Although Greta Simone Kline’s songs are often hyper-specific to her city, her friends and her family, she’s always had a way of making you feel as if you’re in on her secrets. Dig into any one of her forty online LPs, and you’ll find bubble bursts of songs filled with observations so astute that they somehow become universal. “I’m the kind of girl buses splash with rain,” she sings, tongue in cheek. Aren’t we all?
Seven years ago, Greta began recording songs in her bedroom, sharing them on Bandcamp through a variety of monikers. Once she became Frankie Cosmos, her private musical universe started to take definite shape and welcome other people in. Out of a songwriting career that’s now hundreds of songs deep, earlier this year the 22-year-old native New Yorker released the album Next Thing, which opens up years worth of work to a brand new, eager audience, and has sent listeners on detective- like spirals through Greta’s extensive online discography. Surely a world of strangers rooting through your recorded adolescent thoughts could feel a bit intrusive?
“Yeah, they are kind of secret, and part of me feels like they’re just for me. I mean, I definitely thought at first, ‘Oh shit. I never thought anyone would hear that,” Greta laughs. “But I never really felt tempted to take anything down. I like that it’s there as an archive? You can watch a teenager learn how to write, over time, in real time. Which is kind of cool. So I’m down for people to hear it.
“But I also definitely don’t care if people haven’t heard most of it,” she insists, and you can almost hear her shrugging down the phone line. If you do choose to dive in, you’ll find a world of tiny, weird pop songs like POV of toothbrush, a surprisingly devastating bathroom ballad. Fall on any record within this archive, from Greta’s first as Frankie, much ado about fucking, or fan favourite im sorry im hi lets go, and you’ll find her obvious, poetic ability to touch upon internal secrets and capture the pulse of transient anxieties and sky-high joys. In-jokes between songs become building blocks for a self-contained world, and Greta intends for them to stay that way. “If you look really hard, you can find the first time I wrote some idea, and then hear the finished song on the new studio album,” she enthuses. “I’ll often reuse an idea or a theme or whatever, and I hope to always do that.”
By necessity, this process of re-visitation sees Greta re-explore adolescent memories. It’s a brave task by anyone’s standards. “Yeah, I don’t know if anyone wants to revisit their teenage experiences. But my experience has been that, as I age and mature, I’ve been looking back and kind of changing my perspective, or having new feelings about the past.
“I think everyone probably does that,” she continues. “But also I know it’s really weird, because, in a way, it’s almost like Blink-182?” She bursts out laughing. “I know I am an adult, and it’s almost creepy to be singing from the perspective of a teenager. I mean, I definitely don’t feel like an adult, so that’s part of it. Also, I’ve been meeting a lot of teenagers who are listening to my music, and every time I meet someone who’s sixteen I think about myself at sixteen, from a new perspective, and it’s had a really weird effect on me.” I tell Greta that I feel similarly about reading Tavi Gevinson’s trailblazing teen-focused website Rookie, and she jumps on it.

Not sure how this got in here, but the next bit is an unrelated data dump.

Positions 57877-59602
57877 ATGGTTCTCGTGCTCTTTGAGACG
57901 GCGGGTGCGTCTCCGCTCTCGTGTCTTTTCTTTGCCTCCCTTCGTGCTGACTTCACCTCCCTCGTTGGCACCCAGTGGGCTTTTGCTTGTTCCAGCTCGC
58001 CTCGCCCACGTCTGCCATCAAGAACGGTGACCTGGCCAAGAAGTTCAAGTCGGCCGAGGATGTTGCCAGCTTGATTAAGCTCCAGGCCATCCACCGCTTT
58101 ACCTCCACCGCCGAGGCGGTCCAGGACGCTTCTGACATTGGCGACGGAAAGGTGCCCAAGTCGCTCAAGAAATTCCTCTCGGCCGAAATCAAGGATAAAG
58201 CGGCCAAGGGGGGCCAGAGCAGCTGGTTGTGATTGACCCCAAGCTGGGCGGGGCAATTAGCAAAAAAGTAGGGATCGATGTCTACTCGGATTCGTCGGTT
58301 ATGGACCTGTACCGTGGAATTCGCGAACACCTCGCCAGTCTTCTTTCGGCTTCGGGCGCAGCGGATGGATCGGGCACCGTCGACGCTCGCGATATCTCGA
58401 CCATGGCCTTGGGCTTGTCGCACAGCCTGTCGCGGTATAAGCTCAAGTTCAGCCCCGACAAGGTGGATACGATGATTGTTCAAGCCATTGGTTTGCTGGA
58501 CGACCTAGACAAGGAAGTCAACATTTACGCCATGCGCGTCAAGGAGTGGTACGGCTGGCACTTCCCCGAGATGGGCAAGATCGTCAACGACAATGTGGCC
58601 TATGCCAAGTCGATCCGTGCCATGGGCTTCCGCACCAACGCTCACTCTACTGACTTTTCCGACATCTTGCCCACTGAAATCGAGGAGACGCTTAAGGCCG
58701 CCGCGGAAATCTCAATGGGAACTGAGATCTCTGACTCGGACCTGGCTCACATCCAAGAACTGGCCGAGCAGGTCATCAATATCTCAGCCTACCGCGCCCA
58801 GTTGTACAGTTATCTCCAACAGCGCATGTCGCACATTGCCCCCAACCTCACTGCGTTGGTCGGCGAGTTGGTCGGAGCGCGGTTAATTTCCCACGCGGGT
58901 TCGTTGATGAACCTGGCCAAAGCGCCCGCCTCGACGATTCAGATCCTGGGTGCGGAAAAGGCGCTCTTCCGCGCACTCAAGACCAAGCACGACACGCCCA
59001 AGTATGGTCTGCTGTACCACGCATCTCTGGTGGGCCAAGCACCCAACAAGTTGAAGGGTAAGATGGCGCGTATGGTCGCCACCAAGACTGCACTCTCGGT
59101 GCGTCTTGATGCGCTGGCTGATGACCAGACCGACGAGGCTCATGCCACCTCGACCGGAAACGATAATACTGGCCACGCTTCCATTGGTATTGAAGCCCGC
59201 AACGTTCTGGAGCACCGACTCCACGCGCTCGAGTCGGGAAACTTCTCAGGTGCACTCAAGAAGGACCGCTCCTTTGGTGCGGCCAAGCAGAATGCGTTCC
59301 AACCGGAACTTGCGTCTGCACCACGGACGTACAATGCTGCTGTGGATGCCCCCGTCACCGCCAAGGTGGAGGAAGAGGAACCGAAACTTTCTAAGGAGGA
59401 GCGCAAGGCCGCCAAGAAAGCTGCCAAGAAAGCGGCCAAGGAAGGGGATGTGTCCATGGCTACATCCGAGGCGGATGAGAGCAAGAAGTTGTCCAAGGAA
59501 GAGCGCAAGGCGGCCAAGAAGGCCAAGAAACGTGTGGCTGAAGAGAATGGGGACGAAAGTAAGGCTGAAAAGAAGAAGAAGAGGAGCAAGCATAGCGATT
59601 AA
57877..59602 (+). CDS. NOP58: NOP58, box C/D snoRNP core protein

“Oh my god, same! It makes you freak out, because you’re so happy that teenagers have that. It’s like, what the fuck. Why did I not have this resource?”
“Through my discography, you can watch a teenager learn how to write, over time, in real time”
The great thing about Greta’s enthusiasm for Rookie’s home-baked life advice and confessional, supportive community is that, for many, the world of Frankie Cosmos holds the same special powers. After embarking on a Reddit Q&A it became clear that Greta has some of the most compassionate, thoughtful fans on the internet. “I thought I was gonna get trolled,” she admits. “But there were so many questions that were really thought out. People had listened to a lot of music, and had really specific, interesting questions that I’d never had in an interview. I was so surprised. It was really special.”
Our conversation takes place on the eve of Frankie Cosmos’ first ever UK show. The recent success of Next Thing has seen Greta thrown into international tours and festival schedules, now performing as a band with David Maine on bass, Lauren Martin on keyboard and Luke Pyenson on drums. As a result, her quiet, observational writing style has undergone some shake-ups. “Yeah, so, a lot of the writing is now about tour,” she deadpans. “It’s a really weird emotional thing that many people can’t relate to, so that will be, uh, different. I’ll be writing on my phone, when everyone’s asleep.”
Luckily, Frankie Cosmos’ ability to connect with people, to find that universal spark within a story so specific, clearly doesn’t depend upon its subject matter. And, best of all, tour has converted online friendships into IRL connections. “I’ve got to meet some really amazing people who listen to my music and get it and relate to it. A lot of times people feel like they already know me,” she muses, “and so I feel like I already know them.”